Improving measles syndromic surveillance via dried blood spot testing in Laos 2016-17


The Lao PDR is aiming for measles elimination despite ongoing outbreaks of the disease. Outbreak detection in the country relies on recognising cases meeting a set fever and rash case definition incorporated into the syndromic surveillance system run by the National Center for Laboratory and Epidemiology (NCLE). Suspected cases are passively identified by presentations at health care facilities, with information forwarded to the NCLE's Early Alert and Response Network (EWARN) along with event-based reported data1. World Health Organization (WHO) measles surveillance guidelines require 80% of fever and rash cases be sampled for testing; currently only 20% sampling occurs in Laos2,3. Sampling using DBS has been proposed as an alternative to conventional venepuncture in facilitating suspected measles case detection. In this study, DBS was proposed to improve blood uptake of syndromic cases, by evaluating whether it increased ascertainment compared to conventional venepuncture. It also analysed reasons for poor diagnostic uptake among healthcare personnel involved in syndromic surveillance.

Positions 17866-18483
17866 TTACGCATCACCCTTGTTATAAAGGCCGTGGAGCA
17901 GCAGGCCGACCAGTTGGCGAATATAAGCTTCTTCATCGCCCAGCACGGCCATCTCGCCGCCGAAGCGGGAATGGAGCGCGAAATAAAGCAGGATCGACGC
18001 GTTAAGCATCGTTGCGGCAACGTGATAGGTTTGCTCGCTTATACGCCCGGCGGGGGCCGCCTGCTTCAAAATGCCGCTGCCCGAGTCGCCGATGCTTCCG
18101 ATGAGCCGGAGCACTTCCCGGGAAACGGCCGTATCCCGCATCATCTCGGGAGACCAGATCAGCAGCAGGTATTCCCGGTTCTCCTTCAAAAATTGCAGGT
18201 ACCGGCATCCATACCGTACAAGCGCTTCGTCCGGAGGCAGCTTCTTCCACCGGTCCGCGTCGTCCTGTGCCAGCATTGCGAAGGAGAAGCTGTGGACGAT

Objective: To evaluate whether dried blood spot (DBS) testing improves diagnostic uptake in Vientiane Capital City province, Lao People's Democratic Republic (PDR) compared to conventional diagnostic techniques (venous blood by venepuncture) during syndromic surveillance from 2016-17. To also explore reasons for low blood sampling uptake via quantitative results and qualitative responses from health care workers; in addition to the perceived acceptance of DBS compared to venepuncture.

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Original Publication Year: 
Event/Publication Date: 
January, 2019

June 18, 2019

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